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Retrieve credentials from instance profile #22

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saliceti commented Jan 6, 2016

What

Adds option to retrieve AWS credentials from instance profile. This avoids hard coding AWS keys and greatly reduces the security risks.

Solves issue #20.

How to review

This can be tested on an AWS instance with the right profile

$ scripts/build
  • Write a test JSON, pointing to an existing file in a bucket the role has access to:
{
 "source": {
   "bucket": "[bucket name]",
   "versioned_file": "[file]",
   "region_name": "[region]"
 }
}
  • Test:
$ cat test-profile.json | ./built-check 
[{"version_id":"qLKI5ZfFKVmNX0SgbHgF_WggU9uA.dAC"}]
$ cat test-profile.json | ./built-in .
1.44 KB / 1.44 KB [======================================] 100.00 % 14.20 KB/s 0{"version":{},"metadata":[{"name":"filename","value":"concourse-state.json"},{"name":"url","value":"https://s3-eu-west-1.amazonaws.com/hectorcolin-state/concourse-state.json"}]}
$ cat test-profile.json | ./built-out ./concourse-state.json 
1.45 KB / 1.45 KB [=======================================] 100.00 % 3.92 KB/s 0{"version":{"version_id":"FC0rWcQp7_p0Y9zJBdrC6NrBeB748xuN"},"metadata":[{"name":"filename","value":"concourse-state.json"},{"name":"url","value":"https://s3-eu-west-1.amazonaws.com/hectorcolin-state/concourse-state.json?versionId=FC0rWcQp7_p0Y9zJBdrC6NrBeB748xuN"}]}
  • Integration tests can be run on an AWS instance with the right profile using the S3_USE_INSTANCE_PROFILE environment variable. AWS keys are not required anymore.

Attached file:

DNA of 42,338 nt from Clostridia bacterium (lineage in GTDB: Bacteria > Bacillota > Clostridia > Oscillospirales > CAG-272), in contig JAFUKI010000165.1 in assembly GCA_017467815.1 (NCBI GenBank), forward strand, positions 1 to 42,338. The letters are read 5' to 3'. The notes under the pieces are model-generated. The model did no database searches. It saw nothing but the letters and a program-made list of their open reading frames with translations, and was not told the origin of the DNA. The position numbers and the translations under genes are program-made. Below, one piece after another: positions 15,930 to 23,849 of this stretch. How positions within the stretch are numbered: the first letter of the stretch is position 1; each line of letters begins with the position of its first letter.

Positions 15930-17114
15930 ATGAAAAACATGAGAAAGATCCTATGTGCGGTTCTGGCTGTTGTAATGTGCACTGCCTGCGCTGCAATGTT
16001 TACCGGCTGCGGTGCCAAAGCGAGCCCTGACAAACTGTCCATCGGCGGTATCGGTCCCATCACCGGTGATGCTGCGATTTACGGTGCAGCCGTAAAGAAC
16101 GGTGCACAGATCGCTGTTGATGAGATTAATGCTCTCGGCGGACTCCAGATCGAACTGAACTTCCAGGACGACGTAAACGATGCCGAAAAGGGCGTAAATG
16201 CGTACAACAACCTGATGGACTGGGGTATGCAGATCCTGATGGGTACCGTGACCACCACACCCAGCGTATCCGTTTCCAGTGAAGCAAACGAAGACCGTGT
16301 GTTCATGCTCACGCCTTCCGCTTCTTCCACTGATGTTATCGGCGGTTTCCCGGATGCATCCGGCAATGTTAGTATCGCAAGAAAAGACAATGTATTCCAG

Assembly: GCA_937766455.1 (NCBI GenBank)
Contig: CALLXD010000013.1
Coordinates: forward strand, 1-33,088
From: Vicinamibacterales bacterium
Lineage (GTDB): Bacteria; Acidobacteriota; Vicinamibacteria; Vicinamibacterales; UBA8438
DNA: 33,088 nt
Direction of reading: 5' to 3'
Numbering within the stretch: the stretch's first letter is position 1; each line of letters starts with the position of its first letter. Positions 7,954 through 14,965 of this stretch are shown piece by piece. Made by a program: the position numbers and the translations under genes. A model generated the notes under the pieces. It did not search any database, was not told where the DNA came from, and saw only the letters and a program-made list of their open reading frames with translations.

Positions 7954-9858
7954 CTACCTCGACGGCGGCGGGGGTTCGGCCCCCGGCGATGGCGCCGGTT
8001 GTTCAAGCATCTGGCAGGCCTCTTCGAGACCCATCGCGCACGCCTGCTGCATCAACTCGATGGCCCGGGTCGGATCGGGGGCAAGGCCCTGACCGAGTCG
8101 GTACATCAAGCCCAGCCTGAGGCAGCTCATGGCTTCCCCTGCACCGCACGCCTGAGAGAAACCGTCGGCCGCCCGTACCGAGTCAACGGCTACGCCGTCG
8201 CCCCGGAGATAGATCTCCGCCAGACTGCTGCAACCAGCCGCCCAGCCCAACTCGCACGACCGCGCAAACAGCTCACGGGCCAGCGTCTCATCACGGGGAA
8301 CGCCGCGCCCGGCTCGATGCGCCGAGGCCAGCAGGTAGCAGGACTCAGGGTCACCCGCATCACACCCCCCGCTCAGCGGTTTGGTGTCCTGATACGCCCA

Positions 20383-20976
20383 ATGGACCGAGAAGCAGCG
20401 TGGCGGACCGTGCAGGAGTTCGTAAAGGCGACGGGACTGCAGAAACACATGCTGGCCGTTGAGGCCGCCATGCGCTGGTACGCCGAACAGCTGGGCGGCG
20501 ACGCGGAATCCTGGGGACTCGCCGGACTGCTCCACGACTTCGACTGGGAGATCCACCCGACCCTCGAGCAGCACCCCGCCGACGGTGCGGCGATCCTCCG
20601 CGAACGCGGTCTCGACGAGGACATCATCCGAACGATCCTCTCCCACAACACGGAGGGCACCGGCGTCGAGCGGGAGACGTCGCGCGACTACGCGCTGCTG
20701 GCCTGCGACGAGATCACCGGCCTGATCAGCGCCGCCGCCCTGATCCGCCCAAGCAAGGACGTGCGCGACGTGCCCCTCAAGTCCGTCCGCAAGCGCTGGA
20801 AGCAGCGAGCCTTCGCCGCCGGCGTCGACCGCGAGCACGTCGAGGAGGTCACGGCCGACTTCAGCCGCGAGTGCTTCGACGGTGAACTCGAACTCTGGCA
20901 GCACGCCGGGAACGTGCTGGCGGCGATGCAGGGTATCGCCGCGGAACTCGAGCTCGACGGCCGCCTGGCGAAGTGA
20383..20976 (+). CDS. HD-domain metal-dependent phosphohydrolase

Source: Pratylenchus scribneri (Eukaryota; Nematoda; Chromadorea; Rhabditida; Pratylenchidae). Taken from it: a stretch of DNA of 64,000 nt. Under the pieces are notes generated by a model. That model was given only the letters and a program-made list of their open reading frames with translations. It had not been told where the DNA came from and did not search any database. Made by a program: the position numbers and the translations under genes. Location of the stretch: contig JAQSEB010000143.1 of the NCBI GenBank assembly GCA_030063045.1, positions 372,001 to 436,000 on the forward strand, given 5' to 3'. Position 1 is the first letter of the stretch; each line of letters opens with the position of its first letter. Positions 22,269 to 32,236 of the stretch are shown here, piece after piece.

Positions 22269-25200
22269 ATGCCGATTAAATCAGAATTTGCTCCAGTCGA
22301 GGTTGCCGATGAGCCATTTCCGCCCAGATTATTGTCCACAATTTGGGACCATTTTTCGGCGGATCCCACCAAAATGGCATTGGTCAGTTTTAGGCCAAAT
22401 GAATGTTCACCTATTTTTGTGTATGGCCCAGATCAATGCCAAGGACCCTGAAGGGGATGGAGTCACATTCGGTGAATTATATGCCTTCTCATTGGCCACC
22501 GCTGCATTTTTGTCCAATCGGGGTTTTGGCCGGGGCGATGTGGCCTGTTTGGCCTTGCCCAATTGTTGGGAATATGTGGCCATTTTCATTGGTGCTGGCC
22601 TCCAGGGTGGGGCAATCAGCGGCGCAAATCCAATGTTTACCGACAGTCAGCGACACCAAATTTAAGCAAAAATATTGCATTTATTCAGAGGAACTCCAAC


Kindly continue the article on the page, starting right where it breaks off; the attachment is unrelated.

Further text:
$ cd integration
$ S3_USE_INSTANCE_PROFILE=true ginkgo
Retrieve credentials from instance profile
Add option to retrieve AWS credentials from
[instance profile](http://docs.aws.amazon.com/IAM/latest/UserGuide/id_roles_use_switch-role-ec2_instance-profiles.html).
This can be tested on an AWS instance with the right profile with the S3_USE_INSTANCE_PROFILE variable.
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concourse-bot commented Jan 6, 2016

Hi there!

We use Pivotal Tracker to provide visibility into what our team is working on. A story for this issue has been automatically created.

The current status is as follows:

  • #111155964 Retrieve credentials from instance profile

This comment, as well as the labels on the issue, will be automatically updated as the status in Tracker changes.

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vito commented Jan 6, 2016

This is pretty neat, thanks for the PR and instructions! However I worry that it's a bad trend to set for resources to each implement multiple ways of acquiring their configuration/credentials. In the long run that'll end up with a lot of fragmentation spread across many different resources and their maintainers (resources being Concourse's third party extension point).

Perhaps this could be tackled elsewhere, maybe in Concourse itself and how it manages the pipeline config?

Sorry for not replying sooner to #20 - that should have perhaps sparked this discussion.

Also tagging concourse/semver-resource#4 - same goes there.

@concourse-bot concourse-bot added in-flight and removed unscheduled labels Jan 6, 2016

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vito commented Jan 6, 2016

fwiw there's an ongoing discussion in Slack for better ways for Concourse to consume credentials

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keymon commented Jan 6, 2016

Replying from concourse/semver-resource#4.

Yeah, I do agree. Also having to repeat the same configuration across several resources has a smell. And actually S3 and semver functionally are fair similar but use completely different library implementations.